The Mongolian Society for Developmentally Challenged (literal translation, somewhat weird though) organized a demonstration at UB city square against the new government legislation on public transport fares. The pensioners and the handicapped (I don't know if disabled is a better word. I once saw a bus ad in Singapore which referred to the disabled as "these-abled people", which made me want to weep at the stupidity and futility of the human race and the times in which we live in, especially when I thought of the graphic artist who had to sit there and design the poster all the while wanting to tear his eyes out. Coz if I ever get disabled due to an accident probably of my own making, I would prefer the un-PC "gimp" to "this-abled" person. I mean, this is so wrong that it can't even be called patronizing.) must now pay the full fare for public transport.
The demonstrators, most of them visually impaired, crawled on their knees to the city hall which is located to the left of the UB city square, and demanded that the mayor acknowledge their official protest. Mayor's representative met with the protesters and received their letter. The protesters then made their way, on their knees, to the Parliament House, located about 100 meters from the City Hall. Upon being stopped by the guards, they proceeded to lie on the pavement and the roads(!). A dangerous and daring feat, considering the traffic situation in Mongolia nowadays. Eventually a government official was sent down to take their official letters of protest. The protesters continued their prone protest on the roads, blocking traffic for some time after this.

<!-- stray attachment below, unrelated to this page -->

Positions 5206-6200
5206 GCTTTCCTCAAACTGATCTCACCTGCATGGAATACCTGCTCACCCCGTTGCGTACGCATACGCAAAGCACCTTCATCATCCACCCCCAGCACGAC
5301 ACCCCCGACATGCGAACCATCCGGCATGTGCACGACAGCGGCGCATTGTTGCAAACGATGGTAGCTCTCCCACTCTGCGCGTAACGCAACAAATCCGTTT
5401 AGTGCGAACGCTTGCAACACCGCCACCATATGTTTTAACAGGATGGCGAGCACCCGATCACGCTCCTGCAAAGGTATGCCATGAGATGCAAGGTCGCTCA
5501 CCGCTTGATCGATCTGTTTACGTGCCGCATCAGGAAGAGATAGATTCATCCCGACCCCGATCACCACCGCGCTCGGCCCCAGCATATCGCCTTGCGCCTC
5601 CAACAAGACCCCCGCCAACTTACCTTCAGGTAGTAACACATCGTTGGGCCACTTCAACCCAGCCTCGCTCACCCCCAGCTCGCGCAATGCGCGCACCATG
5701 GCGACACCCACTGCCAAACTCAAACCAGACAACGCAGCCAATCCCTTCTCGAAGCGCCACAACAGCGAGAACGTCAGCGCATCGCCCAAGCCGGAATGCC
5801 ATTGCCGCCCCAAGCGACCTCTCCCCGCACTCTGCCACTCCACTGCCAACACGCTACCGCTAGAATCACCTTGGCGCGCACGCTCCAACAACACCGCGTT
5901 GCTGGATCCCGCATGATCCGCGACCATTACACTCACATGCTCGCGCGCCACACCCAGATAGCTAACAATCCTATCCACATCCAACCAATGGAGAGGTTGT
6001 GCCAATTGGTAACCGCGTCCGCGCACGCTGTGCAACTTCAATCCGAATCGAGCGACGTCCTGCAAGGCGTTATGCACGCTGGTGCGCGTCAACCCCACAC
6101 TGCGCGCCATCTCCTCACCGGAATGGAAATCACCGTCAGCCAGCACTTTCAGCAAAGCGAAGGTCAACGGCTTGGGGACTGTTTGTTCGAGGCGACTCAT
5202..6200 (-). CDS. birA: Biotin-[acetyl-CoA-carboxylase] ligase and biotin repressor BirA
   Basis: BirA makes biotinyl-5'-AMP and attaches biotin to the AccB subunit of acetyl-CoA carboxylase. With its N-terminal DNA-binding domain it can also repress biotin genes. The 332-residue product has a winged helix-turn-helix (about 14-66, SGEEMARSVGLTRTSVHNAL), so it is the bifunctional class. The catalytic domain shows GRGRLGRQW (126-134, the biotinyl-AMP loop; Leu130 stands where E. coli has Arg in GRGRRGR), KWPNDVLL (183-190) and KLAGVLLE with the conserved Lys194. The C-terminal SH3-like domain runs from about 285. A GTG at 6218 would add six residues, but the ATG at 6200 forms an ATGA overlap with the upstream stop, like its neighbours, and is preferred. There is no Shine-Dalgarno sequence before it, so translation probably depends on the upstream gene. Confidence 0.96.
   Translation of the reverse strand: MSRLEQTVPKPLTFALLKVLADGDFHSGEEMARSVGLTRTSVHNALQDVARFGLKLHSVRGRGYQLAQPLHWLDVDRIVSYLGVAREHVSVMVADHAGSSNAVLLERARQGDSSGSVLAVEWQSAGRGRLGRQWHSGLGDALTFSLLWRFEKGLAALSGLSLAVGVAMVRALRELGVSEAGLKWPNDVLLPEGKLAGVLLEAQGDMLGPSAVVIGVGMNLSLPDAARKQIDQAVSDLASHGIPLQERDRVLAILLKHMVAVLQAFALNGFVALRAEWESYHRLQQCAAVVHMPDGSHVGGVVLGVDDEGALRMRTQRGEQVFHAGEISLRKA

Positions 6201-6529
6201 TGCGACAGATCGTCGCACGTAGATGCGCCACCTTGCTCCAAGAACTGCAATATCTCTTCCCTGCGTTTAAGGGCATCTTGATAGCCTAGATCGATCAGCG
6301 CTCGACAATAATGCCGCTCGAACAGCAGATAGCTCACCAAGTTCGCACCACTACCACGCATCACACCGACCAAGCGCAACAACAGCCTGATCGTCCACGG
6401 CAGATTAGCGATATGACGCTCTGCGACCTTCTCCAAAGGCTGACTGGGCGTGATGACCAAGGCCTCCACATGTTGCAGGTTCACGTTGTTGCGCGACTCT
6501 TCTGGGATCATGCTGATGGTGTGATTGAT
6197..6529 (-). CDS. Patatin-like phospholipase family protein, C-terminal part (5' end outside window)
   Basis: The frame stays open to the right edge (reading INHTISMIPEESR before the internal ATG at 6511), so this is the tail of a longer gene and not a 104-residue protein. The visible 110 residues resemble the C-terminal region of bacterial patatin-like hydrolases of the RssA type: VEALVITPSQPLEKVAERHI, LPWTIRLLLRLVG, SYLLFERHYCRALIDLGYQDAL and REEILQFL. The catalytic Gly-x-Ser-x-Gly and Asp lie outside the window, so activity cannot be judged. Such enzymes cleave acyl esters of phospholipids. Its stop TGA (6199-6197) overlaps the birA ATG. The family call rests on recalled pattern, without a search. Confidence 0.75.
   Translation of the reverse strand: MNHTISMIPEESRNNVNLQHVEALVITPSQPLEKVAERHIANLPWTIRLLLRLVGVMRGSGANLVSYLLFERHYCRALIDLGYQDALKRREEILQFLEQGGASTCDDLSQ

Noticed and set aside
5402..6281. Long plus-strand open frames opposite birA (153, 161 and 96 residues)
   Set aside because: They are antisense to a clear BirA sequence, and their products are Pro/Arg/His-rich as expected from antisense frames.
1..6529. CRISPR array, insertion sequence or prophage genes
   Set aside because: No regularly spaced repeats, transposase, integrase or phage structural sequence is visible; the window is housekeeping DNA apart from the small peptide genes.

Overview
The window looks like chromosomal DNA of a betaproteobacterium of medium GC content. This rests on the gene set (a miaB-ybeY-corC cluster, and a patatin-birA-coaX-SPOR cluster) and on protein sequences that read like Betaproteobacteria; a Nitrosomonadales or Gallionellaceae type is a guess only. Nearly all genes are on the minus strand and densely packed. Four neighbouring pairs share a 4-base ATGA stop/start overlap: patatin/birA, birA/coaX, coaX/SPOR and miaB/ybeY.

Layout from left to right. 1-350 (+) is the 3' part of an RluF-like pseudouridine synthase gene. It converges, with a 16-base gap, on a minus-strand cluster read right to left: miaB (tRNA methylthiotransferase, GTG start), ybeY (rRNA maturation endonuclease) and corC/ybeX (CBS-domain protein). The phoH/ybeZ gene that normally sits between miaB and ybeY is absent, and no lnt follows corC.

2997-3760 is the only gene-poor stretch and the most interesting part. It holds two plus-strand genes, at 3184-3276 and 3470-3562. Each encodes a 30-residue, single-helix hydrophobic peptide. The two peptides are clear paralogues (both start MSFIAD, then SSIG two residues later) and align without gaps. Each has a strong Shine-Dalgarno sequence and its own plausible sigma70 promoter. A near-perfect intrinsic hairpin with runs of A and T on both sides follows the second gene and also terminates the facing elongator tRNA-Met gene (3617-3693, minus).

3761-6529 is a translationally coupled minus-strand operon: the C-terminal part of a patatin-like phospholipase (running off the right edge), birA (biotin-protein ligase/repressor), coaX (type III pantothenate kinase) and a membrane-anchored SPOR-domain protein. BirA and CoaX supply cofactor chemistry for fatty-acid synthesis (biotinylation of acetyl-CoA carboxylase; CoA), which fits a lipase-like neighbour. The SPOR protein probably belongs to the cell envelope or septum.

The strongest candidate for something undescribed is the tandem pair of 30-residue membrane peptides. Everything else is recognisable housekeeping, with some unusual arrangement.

I have never seen a demonstration of this sort in Mongolia, except for the 1990 hunger strike by the Democrats. And also there was the Mongolian People's Movement (or something to that effect, very Monty Pythonesque), who, as an act of protest, built a Mongolian ger / yurt, on one of the city squares and declared a hunger strike. Unceremoniously ignored by the government, they then proceeded to live on the city square for the next 2 years (rent-free!). The way they had parked their ger on a city square, they would have been mistaken for a nomadic family with little regard for the modern world except for their little banner, which simply read "Mongolian People's Movement" or something to that effect. As far as I can remember, their demand, during the 2-3 day hunger strike they declared until they got too hungry, was that the government resign. There was little else by way of offering an alternative, or a solution. I suppose this is why they were ignored by the government as well as the general public. Nevertheless, the government ignored them for 2 long years, allowing them a comfortable living space in a prime real estate area.
I suppose that is something I might do. Having built up so much hype, you can't just wrap up and leave. You have to stick around for a couple of years, until people forget why you are there in the first place. Then you can quietly dismantle your little tent and disappear into the dark cold night before anyone reminds people of your shame and utterly ridiculous and agendaless political movement.